"Some things can't be replaced, like photographs in a family album, but they have great sentimental value," he said.

Hall said he and Taylor were both "immensely sorry for any damage that we may have caused," or any embarrassment they brought to the Boy Scouts or anyone else.

But he also said, "One more rock falling to the ground is not going to destroy the beauty of the park. Eventually, the erosion brings all of them down."
© Copyright 2015 AccessWDUN.com
All rights reserved. This material may not be published, broadcast, rewritten, or redistributed without permission.
S&P 500 index has its best year since 1997
The stock market closed out a record year with more all-time highs on Tuesday, giving U.S. indexes their biggest annual gains in almost two decades.
6:56PM ( 1 year ago )
Colorado readies for 'Green Wednesday' pot sales
Police were adding extra patrols around pot shops in eight Colorado towns that plan to allow recreational sales to anyone over 21 on Jan. 1.
1:52PM ( 1 year ago )
Kerry seeks framework for Mideast peace talks
A senior State Department official says Secretary of State John Kerry will try this week to get Israel and the Palestinians to agree on a framework for negotiating a final peace agreement, yet cautions against raising expectations for Kerry's latest round of shuttle diplomacy.
1:35PM ( 1 year ago )
U.S. News
Ethics laws set to take effect Jan. 1 in Georgia
After dominating much of the legislative session, a set of major ethics reforms is scheduled to take effect Jan. 1.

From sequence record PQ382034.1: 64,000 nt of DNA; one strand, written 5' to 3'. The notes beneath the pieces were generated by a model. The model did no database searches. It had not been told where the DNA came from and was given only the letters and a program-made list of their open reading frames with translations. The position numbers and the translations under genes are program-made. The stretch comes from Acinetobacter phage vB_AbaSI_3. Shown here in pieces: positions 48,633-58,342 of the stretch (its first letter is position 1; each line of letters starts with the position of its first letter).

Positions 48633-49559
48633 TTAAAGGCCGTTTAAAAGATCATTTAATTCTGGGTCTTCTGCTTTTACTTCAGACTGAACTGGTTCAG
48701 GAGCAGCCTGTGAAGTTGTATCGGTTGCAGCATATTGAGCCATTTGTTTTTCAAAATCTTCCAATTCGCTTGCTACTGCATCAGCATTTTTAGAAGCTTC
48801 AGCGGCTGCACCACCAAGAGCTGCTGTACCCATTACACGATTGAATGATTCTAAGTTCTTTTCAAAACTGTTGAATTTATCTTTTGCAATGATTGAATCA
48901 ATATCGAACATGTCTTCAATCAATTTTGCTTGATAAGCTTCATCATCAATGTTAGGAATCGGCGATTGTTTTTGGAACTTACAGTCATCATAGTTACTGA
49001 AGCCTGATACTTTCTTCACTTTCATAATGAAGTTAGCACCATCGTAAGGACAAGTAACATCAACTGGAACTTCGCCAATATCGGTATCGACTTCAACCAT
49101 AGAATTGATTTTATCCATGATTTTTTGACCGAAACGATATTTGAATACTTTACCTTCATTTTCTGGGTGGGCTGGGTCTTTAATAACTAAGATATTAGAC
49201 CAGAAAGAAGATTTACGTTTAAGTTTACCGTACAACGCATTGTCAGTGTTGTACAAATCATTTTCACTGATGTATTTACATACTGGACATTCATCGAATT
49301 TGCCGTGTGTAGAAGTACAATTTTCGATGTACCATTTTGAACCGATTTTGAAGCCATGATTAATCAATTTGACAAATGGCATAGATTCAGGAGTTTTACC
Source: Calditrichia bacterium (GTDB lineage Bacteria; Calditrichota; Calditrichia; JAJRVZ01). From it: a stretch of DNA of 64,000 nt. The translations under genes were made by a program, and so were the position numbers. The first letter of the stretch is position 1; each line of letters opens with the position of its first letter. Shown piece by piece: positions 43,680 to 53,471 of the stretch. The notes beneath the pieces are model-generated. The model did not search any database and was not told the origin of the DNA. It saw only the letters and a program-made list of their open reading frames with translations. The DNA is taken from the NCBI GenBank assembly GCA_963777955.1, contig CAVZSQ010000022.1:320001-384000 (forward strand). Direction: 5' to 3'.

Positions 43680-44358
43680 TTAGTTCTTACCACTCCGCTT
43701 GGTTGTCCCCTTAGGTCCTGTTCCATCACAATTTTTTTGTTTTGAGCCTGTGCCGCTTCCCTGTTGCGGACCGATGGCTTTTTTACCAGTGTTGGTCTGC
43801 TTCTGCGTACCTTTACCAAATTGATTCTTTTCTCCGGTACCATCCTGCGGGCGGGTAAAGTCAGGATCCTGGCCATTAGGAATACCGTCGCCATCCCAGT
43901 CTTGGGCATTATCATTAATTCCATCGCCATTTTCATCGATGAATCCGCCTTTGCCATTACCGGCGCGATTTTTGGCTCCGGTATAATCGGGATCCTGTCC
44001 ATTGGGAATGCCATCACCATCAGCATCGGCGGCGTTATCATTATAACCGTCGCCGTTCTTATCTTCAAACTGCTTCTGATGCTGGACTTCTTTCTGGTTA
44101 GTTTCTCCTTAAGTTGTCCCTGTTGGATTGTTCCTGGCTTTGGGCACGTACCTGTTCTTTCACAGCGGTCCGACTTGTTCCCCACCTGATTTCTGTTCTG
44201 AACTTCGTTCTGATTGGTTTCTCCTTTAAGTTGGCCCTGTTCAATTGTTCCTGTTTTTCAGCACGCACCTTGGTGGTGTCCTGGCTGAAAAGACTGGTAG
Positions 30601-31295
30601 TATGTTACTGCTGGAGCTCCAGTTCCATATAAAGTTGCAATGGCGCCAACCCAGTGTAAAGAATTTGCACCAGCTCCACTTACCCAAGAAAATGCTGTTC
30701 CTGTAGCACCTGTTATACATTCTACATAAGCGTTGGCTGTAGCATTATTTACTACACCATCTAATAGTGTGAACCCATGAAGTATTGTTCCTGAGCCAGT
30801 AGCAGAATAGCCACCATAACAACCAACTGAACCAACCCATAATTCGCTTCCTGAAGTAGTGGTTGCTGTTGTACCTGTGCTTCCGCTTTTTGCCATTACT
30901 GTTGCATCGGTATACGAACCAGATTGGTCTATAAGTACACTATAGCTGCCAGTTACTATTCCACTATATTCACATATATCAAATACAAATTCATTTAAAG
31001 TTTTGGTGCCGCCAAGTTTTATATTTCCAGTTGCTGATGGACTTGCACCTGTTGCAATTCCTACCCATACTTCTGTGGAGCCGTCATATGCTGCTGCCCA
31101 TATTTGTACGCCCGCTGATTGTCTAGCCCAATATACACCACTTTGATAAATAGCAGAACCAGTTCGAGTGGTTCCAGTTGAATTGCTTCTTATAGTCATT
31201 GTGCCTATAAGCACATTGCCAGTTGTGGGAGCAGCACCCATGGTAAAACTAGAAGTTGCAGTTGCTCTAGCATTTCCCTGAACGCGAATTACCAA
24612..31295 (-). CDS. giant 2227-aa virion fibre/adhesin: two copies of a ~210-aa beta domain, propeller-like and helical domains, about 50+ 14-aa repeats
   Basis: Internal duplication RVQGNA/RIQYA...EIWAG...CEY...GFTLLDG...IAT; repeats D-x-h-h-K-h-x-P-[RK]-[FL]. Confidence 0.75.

7:04PM ( 1 year ago )
Sex offender held in Hall County for failing to register
A 47-year-old man was booked into the Hall County Jail Tuesday, being held without bond for allegedly failing to register as a sex offender, his second such arrest.
6:09PM ( 1 year ago )
Pharmacy robberies may involve same suspect
Oakwood Police Tuesday afternoon released details in a pharmacy robbery they're investigating, similar to one that happened in the Hall County Tuesday morning.
5:46PM ( 1 year ago )
Local/State News
Climate change: Obama orders steeper emissions cuts from power plants
Aiming to jolt the rest of the world to action, President Barack Obama moved ahead Sunday with even tougher greenhouse gas cuts on American power plants.
By The Associated Press
6:40PM ( 1 day ago )
Some Americans refuse to give up on Confederate flag
Many Americans assumed the Confederate flag was retired for good
By Associated Press
6:30PM ( 1 day ago )
Biden for President? Associates mulling Clinton challenge
Vice President Joe Biden's associates have resumed discussions about a 2016 presidential run after largely shelving such deliberations while his son was sick and dying earlier this year.
By The Associated Press
9:50AM ( 1 day ago )
Atlanta airport again leads in number of guns found in bags
Atlanta's airport once again leads the nation in the number of guns found in carry-on bags.
By The Associated Press
6:49PM ( 2 days ago )
Judge blocks release of new recordings by anti-abortion group
SAN FRANCISCO (AP) — A federal judge on Friday blocked the release of any recordings made at meetings of an abortion providers' association by an anti-abortion group that previously revealed secretly...
8:30AM ( 2 days ago )